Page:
JBL does not offer its own streaming platform and you are free to use whatever you wish with the 4329P; the speakers support Apple AirPlay 2, Chromecast, Bluetooth 5.3 aptX Adaptive, and a wired Ethernet connection.

The one exception is Roon. A quick search on the JBL website revealed that the 4329P are listed as Roon-Ready. However, that does not mean Roon-Certified and I received the “not yet certified” message when I tried to connect using my Roon account.

I did notice on the Roon website that the 4305P is now listed as certified so I suspect the 4329P is likely working its way through certification, but do know it hasn’t arrived there yet. So for testing I used Chromecast via Roon since that does work until the certification comes through.  

JBL 4329P Studio Monitor in Black with grille removed


Having previously listened to the JBL 4305P Loudspeakers, I had expectations going in that the larger 4329P would offer a very similar experience but on a larger scale with greater low end impact. My overall experience proved that some aspects of its performance are similar to the smaller model — other aspects were totally different.

Almost immediately, we noticed that there was too much emphasis in the bass; bass-heavy tracks sounded almost too thick and with added impact. There wasn’t any sense of bloat, but it overloaded my room very quickly.

When I flipped the bass contour switch, there was a noticeable tightening up and improvement in clarity; the -3dB setting was faster, more detailed, and closer to neutral.

The mid bass also improved; there was greater definition, detail, and far more texture. The trade-off was that there was a reduction in sub bass impact, but I never retuned to the stock setting unless I wanted greater impact while watching a movie.

The transition from the upper bass into the lower midrange was very clean with no bleed and that benefitted male vocals with accurate sounding timbre and enough note weight to sound very natural.

There is a crossover in the upper midrange to the horn-loaded tweeter and what impressed us the most was the difficulty pinpointing exactly where that was; JBL has clearly done its homework in regard to the crossover and one can hear it listening to strings and piano selections. Piano notes had accurate timbre and a refinement that made it very easy to listen. At the same time, guitar notes maintained a rather sharp edge without losing any of the detail present.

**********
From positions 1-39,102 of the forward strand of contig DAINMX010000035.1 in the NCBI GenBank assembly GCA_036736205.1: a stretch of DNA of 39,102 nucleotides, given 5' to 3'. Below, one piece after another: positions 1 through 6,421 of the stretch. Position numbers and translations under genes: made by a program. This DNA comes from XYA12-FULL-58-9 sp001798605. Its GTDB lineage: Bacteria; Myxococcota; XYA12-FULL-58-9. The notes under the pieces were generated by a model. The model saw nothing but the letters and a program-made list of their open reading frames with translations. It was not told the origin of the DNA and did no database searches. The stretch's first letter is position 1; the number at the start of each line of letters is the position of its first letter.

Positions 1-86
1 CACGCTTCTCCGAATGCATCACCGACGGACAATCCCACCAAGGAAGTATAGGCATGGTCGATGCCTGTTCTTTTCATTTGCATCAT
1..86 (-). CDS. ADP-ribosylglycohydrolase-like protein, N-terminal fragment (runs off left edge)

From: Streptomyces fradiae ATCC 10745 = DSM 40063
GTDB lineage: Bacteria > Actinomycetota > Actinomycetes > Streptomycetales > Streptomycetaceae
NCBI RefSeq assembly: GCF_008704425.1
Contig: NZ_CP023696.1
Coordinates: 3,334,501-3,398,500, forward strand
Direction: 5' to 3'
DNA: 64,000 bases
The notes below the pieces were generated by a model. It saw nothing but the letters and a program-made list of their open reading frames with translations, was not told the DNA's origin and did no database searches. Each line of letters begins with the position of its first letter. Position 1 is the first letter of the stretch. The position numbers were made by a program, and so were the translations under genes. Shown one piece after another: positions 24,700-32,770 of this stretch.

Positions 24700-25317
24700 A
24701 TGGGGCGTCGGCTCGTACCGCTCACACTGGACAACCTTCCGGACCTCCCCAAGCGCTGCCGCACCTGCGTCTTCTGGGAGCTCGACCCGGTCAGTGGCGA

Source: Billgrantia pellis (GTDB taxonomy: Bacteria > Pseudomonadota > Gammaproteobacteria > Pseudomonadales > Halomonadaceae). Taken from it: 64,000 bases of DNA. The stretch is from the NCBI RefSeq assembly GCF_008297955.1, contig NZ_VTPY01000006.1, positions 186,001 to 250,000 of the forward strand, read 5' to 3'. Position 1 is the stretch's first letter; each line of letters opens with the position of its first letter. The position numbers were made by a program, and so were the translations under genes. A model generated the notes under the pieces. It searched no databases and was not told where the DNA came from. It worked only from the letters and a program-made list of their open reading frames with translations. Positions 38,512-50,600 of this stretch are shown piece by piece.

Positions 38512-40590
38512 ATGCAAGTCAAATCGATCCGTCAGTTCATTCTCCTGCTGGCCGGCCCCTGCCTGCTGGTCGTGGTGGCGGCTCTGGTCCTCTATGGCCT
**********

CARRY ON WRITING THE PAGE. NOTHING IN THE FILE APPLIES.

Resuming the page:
Female vocals cut through the instrumentation but not in a way that obscured the rest of the music. From a tonal perspective, most tracks came across with enough weight and detail to sound very natural, and I never found that the horn-loaded tweeter and woofer were interfering with the other. Smooth, detailed, and a rather seamless transition from the upper midrange into the lower treble.

JBL 2409H Compression Driver

The horn-loaded tweeter delivered very linear sounding treble performance with excellent extension and clarity. Percussion had very good snap and cymbals came across with excellent tonal accuracy and airiness.

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The most impressive aspects of the 4329P were how it handle dynamic shifts and the overall cohesiveness of the sound regardless of the volume levels; the JBL can transition from extremely refined in the quieter passages to transparent, detailed, and authoritative while listening to heavy metal and large scale symphonic works.  

It is one of the rare stand-mounted loudspeakers that does not get tripped up by complex pieces of music or sound strained doing so at rather loud volume levels.

The soundstage performance is what I expected from a horn-loaded design that is very directional in the manner that it presents music; the JBL pushes everything forward into the room and there is not an emphasis on soundstage width. The flip side is that the 4329P are excellent at reproducing depth and extremely accurate in regard to reproducing what is on the recording.

JBL 4329P Studio Monitor in Walnut
JBL 4329P Studio Monitor in Walnut


The JBL 4329P are the flagship model in the powered monitor series and there is no question that they deliver excellent build quality, flexibility, and sonic performance.

Do you need a subwoofer with these loudspeakers? It was my experience in our 20′ x 16′ x 9′ listening space that they can deliver excellent bass performance (perhaps too much) without one and that they offer excellent headroom and dynamic capabilities that were extremely impressive with demanding source material.

The 4329P are detailed, cohesive, transparent, and tonally accurate across most of the frequency spectrum; timbre, texture, and timing are all strong aspects of their performance.

JBL has delivered one of the best new audiophile active loudspeakers available and they are very worthy of an audition.

Where to buy: $4,500/pair at Crutchfield